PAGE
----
As you know, marketing is a key component of any successful business. Although marketing is often overwhelming, it can be a logical and manageable process.
When evaluating your marketing strategy, it's important to remember that marketing is full of infinite possibilities and endless opportunities. The challenge is to determine what tactics to employ so that you are strategic and intentional with your decisions.
The key to effective marketing is identifying which marketing activities best support your business. There are three key factors to consider when determining your ideal marketing approach: 1) Where you stand in terms of your marketing budget, competitors and emerging opportunities 2) Your stage in the business life cycle — start-up, growth, mature or declining and 3) Your business mix.
A SWOT (strengths, weaknesses, opportunities and threats) analysis offers a systematic approach for understanding your business. The SWOT analysis provides a baseline tool for determining where you are now and what you need to address. Ask yourself, in what areas are we stronger than our competition? And in what areas are we weak? Also assess opportunities, such as where there might be a market your competition is ignoring, and threats, such as an economic slowdown or a competitor who is targeting your same customer demographic.
After conducting the SWOT analysis and identifying where your business is in terms of marketing threats and opportunities, it is important to identify where your business is in the business life cycle. Various stages of growth require different marketing tactics. For example, if you manage a more mature, established business, image marketing tactics will be more effective for maintaining your established referral base. Or, if you manage a young, start-up company, focusing on marketing tactics such as direct mail with a call to action will be necessary to facilitate immediate lead generation.
Additionally, your company's business mix will influence your marketing activities. Take a look at your business mix as it relates to job size and percentage of jobs that involve significant structural changes versus little or no structural changes. This drives the decisions that you make about target demographics, marketing tactics and message. For example, a high-end job might have a more image-driven marketing tactic, whereas a pull-and-replace bathroom advertisement might contain an immediate call to action containing a specific price point.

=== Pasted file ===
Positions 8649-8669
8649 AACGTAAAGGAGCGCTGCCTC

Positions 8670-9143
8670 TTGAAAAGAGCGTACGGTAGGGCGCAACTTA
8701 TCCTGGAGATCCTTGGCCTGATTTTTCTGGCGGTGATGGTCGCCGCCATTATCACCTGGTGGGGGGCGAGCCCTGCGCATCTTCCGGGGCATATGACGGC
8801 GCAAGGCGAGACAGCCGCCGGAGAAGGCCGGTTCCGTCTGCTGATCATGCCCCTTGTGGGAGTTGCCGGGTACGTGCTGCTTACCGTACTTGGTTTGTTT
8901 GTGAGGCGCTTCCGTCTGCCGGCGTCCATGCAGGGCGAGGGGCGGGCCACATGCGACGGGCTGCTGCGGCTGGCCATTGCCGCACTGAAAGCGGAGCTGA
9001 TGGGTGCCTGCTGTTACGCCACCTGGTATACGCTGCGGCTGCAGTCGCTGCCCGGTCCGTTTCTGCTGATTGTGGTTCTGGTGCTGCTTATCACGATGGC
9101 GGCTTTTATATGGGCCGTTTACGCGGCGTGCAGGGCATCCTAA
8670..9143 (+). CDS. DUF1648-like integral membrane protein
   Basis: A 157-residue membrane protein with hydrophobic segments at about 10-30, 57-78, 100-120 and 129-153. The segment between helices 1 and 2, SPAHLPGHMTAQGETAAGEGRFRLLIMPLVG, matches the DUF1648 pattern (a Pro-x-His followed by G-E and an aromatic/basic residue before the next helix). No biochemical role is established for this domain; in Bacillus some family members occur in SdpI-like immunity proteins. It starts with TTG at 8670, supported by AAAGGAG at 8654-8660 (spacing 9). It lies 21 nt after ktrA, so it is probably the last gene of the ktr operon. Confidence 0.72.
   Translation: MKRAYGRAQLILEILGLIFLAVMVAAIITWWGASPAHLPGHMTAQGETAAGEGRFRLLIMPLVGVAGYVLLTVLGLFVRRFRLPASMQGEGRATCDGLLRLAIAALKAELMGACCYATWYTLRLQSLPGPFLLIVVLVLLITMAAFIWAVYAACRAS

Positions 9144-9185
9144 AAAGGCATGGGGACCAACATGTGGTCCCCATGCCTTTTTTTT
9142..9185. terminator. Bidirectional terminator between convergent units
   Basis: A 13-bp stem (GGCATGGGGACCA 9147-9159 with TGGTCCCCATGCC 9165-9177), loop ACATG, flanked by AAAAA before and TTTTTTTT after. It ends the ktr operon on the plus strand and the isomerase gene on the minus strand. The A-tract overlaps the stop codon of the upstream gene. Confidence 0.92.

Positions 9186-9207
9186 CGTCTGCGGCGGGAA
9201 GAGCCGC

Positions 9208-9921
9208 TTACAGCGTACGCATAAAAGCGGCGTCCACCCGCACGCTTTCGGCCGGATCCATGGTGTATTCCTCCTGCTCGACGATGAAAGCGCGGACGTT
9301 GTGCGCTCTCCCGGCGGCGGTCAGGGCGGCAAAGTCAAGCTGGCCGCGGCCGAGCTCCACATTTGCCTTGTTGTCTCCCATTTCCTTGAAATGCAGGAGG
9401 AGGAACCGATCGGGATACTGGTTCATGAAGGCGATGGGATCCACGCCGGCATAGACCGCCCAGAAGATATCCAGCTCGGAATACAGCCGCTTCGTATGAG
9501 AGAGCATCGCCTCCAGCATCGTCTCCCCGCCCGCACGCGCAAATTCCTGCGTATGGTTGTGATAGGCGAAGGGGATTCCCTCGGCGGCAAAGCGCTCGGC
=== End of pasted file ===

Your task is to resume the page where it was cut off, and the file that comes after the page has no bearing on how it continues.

Remember, it can take three to six months or even a year for some marketing tactics to take root. When crafting your plan, evaluate each tactic to see if you can afford it given what resources you need to invest to make it successful. For example, running a radio commercial for one day won't help to build your brand; you would need to commit to a long-term strategy with enough frequency to establish your brand through radio. However, you might be able to employ a more short-term radio tactic if you simply need to drive consumers to your showroom for a one-weekend event.
Once you have determined where your business is, you can begin to map out a marketing strategy to take your company where you want to go. If you haven't done so already, put together a 2008 marketing plan. Even the best written marketing plan needs to be evaluated on a regular basis, at least monthly, to monitor its effectiveness. If you are a small company, you might not have the capacity (manpower) to do this monthly — if so, don't be discouraged. Reviewing your plan every three to four months will be better than not doing it at all.
With that said, don't be too risky by investing in large and very expensive campaigns if you cannot track the results closely. Much like any other budget, it can be adapted as the year progresses: if business revenue increases or decreases, or if a marketing tactic needs to be added or removed. It's an evolution, which always needs changes.
Taking the time to evaluate your marketing strategy and develop a solid marketing plan will pay off in the end.
|Doug Dwyer is president and chief stewarding officer of DreamMaker Bath & Kitchen by Worldwide, one of the nation's largest remodeling franchises. He can be reached at email@example.com.|